The word you are searching for is detent. Detents are the spaces of relaxed tension between pawls. (In fact, detent has the same root as detente, a period of relaxed tension in political or personal relations.)


I stand corrected twice in one thread. :slight_smile:

Thanks, bughunter! I love learning new words!

…shutting the car’s engine off with all a/c controls still on, and then restarting it later under the same conditions? Hurt anything to do this?


well maybe the new freon but the old freon systems had these switches because I changed them - and when I bypassed them it would freeze up

true the compressor works on engine rpm’s but it will take more power depending on the quantity/pressure of gas it is compressing. IF the evaperator is at higher tempature (due to warmer air running through it) the liquid freon will boil faster. This increased amount of gas will raise the pressure and force more gas through the expanision tube. more gas will be entering the compressor and therefore the compressor will have to work harder.

yep, longer and harder

looks like we will need a 3rd party to settle our dispute.

Oh just shut that bloody window, or I warn you I’m stopping the car!

Um, just worked it out. Mr Sycorax was driving wasn’t he?

Well, try: “If you really loved me you’d close that bloody window!”

I’ve never actually been able to get this to work, but you might.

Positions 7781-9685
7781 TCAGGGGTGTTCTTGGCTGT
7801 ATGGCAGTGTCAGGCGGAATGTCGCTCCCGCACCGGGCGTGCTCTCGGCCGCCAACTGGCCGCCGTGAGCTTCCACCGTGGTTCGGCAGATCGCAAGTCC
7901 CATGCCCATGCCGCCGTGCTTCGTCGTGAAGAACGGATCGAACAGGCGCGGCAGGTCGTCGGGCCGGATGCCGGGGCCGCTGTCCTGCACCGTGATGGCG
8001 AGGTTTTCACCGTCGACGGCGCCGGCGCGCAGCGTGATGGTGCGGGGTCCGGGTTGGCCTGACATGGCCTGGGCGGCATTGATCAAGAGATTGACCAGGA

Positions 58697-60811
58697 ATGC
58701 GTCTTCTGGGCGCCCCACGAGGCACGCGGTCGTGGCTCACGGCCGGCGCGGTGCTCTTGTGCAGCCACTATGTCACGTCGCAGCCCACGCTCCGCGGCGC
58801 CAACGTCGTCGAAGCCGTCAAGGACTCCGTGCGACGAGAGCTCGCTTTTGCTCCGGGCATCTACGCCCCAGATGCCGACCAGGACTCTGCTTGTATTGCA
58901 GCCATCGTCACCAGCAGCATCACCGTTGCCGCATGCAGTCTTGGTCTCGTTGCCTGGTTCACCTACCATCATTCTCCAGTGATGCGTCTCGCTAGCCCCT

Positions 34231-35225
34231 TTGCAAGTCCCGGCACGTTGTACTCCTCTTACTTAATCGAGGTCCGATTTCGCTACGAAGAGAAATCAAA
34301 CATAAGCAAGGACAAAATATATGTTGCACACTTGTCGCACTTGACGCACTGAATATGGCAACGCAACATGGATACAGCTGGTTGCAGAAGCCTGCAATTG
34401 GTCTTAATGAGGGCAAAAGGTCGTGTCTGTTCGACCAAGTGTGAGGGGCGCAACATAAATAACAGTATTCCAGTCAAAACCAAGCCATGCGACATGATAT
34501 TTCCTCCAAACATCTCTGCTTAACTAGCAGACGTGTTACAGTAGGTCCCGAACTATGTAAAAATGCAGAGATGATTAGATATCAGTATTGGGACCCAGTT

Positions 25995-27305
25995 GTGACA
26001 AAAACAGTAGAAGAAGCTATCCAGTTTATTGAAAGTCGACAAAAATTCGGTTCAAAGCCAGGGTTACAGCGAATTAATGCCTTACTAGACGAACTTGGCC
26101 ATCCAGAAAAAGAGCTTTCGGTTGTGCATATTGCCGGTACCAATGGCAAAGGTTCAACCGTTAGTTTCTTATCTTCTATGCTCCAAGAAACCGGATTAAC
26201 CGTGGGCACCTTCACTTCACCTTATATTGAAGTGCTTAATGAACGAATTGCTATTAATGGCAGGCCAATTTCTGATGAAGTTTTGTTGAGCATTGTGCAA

It doesn’t bug me enough to start an argument over it – if he wants to do that in HIS car, no skin off my nose. I posted this because what he said made sense, but I thought I had a case too. Thanks everyone for the input.

Also using a room a/c that exhausted into a closet (not my idea) that after a while the circuit breaker would trip as it was very hot inside the closet. Now this is the other side from what we are talking (‘hot’ side instead of the ‘cool’ side) but does show that a compressor at a constant rpm can consume more/less power depending on tempature.

You are free to duplicate my experiment.

Or it could be that the electrical circuits of the air conditioner heated up, causing more resistance, necesitating the use of more power to overcome said resistance, causing the breaker capacity to be exceeded.